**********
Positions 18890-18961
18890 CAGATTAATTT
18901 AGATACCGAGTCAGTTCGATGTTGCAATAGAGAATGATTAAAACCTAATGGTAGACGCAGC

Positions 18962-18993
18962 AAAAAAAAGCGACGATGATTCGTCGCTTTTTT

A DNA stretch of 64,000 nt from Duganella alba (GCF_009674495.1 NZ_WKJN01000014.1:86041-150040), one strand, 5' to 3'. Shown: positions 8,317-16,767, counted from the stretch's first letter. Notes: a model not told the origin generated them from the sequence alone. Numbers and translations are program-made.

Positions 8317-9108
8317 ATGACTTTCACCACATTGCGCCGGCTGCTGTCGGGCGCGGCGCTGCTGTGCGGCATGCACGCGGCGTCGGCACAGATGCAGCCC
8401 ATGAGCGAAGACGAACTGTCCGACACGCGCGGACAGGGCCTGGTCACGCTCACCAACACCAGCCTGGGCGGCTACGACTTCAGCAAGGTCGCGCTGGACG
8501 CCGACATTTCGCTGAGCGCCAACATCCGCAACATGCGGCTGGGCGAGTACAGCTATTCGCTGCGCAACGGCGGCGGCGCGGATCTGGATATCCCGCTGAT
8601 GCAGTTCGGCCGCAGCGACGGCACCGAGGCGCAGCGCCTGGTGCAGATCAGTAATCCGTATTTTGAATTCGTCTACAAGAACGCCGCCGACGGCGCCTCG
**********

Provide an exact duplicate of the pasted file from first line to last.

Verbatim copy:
Positions 18890-18961
18890 CAGATTAATTT
18901 AGATACCGAGTCAGTTCGATGTTGCAATAGAGAATGATTAAAACCTAATGGTAGACGCAGC

Positions 18962-18993
18962 AAAAAAAAGCGACGATGATTCGTCGCTTTTTT

A DNA stretch of 64,000 nt from Duganella alba (GCF_009674495.1 NZ_WKJN01000014.1:86041-150040), one strand, 5' to 3'. Shown: positions 8,317-16,767, counted from the stretch's first letter. Notes: a model not told the origin generated them from the sequence alone. Numbers and translations are program-made.

Positions 8317-9108
8317 ATGACTTTCACCACATTGCGCCGGCTGCTGTCGGGCGCGGCGCTGCTGTGCGGCATGCACGCGGCGTCGGCACAGATGCAGCCC
8401 ATGAGCGAAGACGAACTGTCCGACACGCGCGGACAGGGCCTGGTCACGCTCACCAACACCAGCCTGGGCGGCTACGACTTCAGCAAGGTCGCGCTGGACG
8501 CCGACATTTCGCTGAGCGCCAACATCCGCAACATGCGGCTGGGCGAGTACAGCTATTCGCTGCGCAACGGCGGCGGCGCGGATCTGGATATCCCGCTGAT
8601 GCAGTTCGGCCGCAGCGACGGCACCGAGGCGCAGCGCCTGGTGCAGATCAGTAATCCGTATTTTGAATTCGTCTACAAGAACGCCGCCGACGGCGCCTCG